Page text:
It was this point where my family were told to say goodbye.  That it was unlikely that I'd make it through the night.  I'd nearly died twice before then, nearer the beginning, but this was said with a sense of finality.  My liver had completely shut down and my body was being poisoned.  My blood acidity level was through the roof.

Somehow, I came back.  Dialysis took enough of the toxins out of my body for me to start to stabilise. (I'll never say I'm not a fighter, again.)  I was taken back to Papworth, where I woke up.

A few days later (yes, sorry….there's still more to come) from a CT scan I was told that my Gallbladder looked enlarged and so was sent to Addenbrookes to see if it needed to be taken out.  Thankfully after getting there I was told that it was probably ok to leave it in and to just take more antibiotics.  I was moved to the heart ward and there I stayed for a couple of weeks before being allowed HOME!

…well, not home but to my dads, where Tom and the kids had been staying. (Rupert made it home before me, the cheeky sod.)

It's been an incredibly long journey but finally we are back home, with the dogs and a rather crazy new kitten.  Rupert is growing and I'm getting better, despite the cardiomyopathy.  

I know it's a cliche but it's really shown us what's important in life.  We always knew it was family, but now it just seems that bit more important.  We almost lost it, so it feels more special.

Without the help of some very close family and friends I don't know where we'd be.  The doctors could heal my body, but without each other I think we'd all be sectioned by now…

….well…that was a bit of an essay, wasn't it?  If you made it this far then well done, have a cookie and a picture of little Rupert bear at 5 months old….and Hugo in a sombrero….(because who doesn't love a sombrero?)

Friday, 7 March 2014

Six years

January the 2nd marked the time where I have been a mummy for 6 years.

SIX whole years.

Two months in and I still can't believe that I have a six year old son.  

A little man who knows his likes, dislikes and has opinions….proper opinions that he's thought about himself, not just believed whole heartedly because mummy and daddy tell him something is a certain way.

He questions things he doesn't understand and will not stop until he has an answer that he is happy with.

He inhales knowledge.  Be it dinosaurs, trains or science, he has a need to learn.  He reads book after book (with a little help) and revels in his new found knowledge.  That boy knows how a steam train works, pistons to firebox and has learned how a combustion engine works with the help of models, Tom and Grandpa.  Most Mondays, after school, he goes to one of the Cambridge science museums with Grandpa (on a boys adventure) and knows some of the exhibits off by heart.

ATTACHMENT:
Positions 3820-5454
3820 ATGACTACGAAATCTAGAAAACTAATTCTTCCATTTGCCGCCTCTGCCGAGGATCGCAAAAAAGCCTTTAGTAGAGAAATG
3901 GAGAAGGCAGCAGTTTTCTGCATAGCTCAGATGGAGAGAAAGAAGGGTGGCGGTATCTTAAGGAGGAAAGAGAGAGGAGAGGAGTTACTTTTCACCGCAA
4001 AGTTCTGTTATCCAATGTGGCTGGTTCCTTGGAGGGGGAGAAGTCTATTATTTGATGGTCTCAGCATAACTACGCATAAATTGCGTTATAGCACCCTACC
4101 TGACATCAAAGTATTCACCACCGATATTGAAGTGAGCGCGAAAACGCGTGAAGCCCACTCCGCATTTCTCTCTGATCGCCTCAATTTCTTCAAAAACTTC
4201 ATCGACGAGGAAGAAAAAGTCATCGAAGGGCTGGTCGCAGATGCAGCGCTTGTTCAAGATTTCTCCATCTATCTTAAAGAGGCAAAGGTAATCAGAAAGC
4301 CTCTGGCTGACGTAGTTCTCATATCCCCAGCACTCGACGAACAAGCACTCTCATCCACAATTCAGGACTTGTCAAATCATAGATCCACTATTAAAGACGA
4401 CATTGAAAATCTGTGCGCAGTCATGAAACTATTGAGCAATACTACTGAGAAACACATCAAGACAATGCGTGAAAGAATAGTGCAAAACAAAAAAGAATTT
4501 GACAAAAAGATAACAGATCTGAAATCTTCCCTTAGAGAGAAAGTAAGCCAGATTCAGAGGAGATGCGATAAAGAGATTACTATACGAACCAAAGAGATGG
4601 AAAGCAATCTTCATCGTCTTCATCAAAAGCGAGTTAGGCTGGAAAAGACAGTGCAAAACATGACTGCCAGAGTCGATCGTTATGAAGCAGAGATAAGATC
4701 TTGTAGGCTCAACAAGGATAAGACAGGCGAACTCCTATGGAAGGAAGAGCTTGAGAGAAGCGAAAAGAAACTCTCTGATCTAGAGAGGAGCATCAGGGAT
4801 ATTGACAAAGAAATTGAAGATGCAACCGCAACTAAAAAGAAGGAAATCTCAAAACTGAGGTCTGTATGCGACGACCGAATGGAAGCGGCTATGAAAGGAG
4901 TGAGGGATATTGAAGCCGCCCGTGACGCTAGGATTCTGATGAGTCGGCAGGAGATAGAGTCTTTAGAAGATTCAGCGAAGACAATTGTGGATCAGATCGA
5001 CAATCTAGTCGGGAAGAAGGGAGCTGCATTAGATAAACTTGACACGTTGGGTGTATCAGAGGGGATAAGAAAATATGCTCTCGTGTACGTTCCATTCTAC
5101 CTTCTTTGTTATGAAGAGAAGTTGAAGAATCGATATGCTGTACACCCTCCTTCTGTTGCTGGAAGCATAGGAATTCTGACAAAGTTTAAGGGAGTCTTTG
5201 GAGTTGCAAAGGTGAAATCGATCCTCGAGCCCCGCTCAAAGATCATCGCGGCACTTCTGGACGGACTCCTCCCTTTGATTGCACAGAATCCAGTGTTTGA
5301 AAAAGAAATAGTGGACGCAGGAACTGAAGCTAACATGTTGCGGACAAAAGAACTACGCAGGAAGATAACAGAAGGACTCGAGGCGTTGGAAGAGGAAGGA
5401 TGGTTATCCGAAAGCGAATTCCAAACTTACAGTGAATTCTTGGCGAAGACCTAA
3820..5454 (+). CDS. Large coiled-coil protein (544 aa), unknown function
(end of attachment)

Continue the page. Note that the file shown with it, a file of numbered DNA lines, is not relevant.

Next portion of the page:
He has a fantastic sense of humour…although I could do without so many "poo and fart" jokes…

He's incredibly protective of his family, especially his little brother(s) and the dogs.

He gets incredibly upset if he things that someone has been wronged and vehemently believes that everything needs to be fair.

He is a whizz with Lego construction and I can sit and watch him put together models meant for boys twice his age.  With this I get explanations of why that piece goes there.

His imagination does run away with him.  He can't always get all his thoughts out fast enough and it frustrates him terribly.  If you sit him down with a set of pens and paper then he'll sit for hours and draw, and draw.  Each pen stroke has a meaning and I am in awe at the complexity of his little mind. (At school they had a project to make a dragon and write a story about it.  He called his dragon "Fish" and it breathed ice instead of fire…so the knights just got frozen and didn't die.)

The boy loves to bake.  He can whip up a sponge by himself, tongue stuck out to the side in concentration.  Actually…he just loves cake in general.  He asked for a carrot cake for his birthday cake. (I was very proud as it's also my favourite.)

He is polite and kind.  I couldn't ask for a better mannered boy.  I've always said that apologising when you know you're in the wrong is the hardest thing for anyone to do…let alone a child.  That he can apologise without a second thought explains Oli to a tee.

He's a little man who will tell me that he loves me ten times in as many minutes, just to make sure that I know he does.

I couldn't be prouder of my Little Man.  ….but I still can't believe that the tiny little baby I held in my arms on the 2nd January 2008 is now six years old.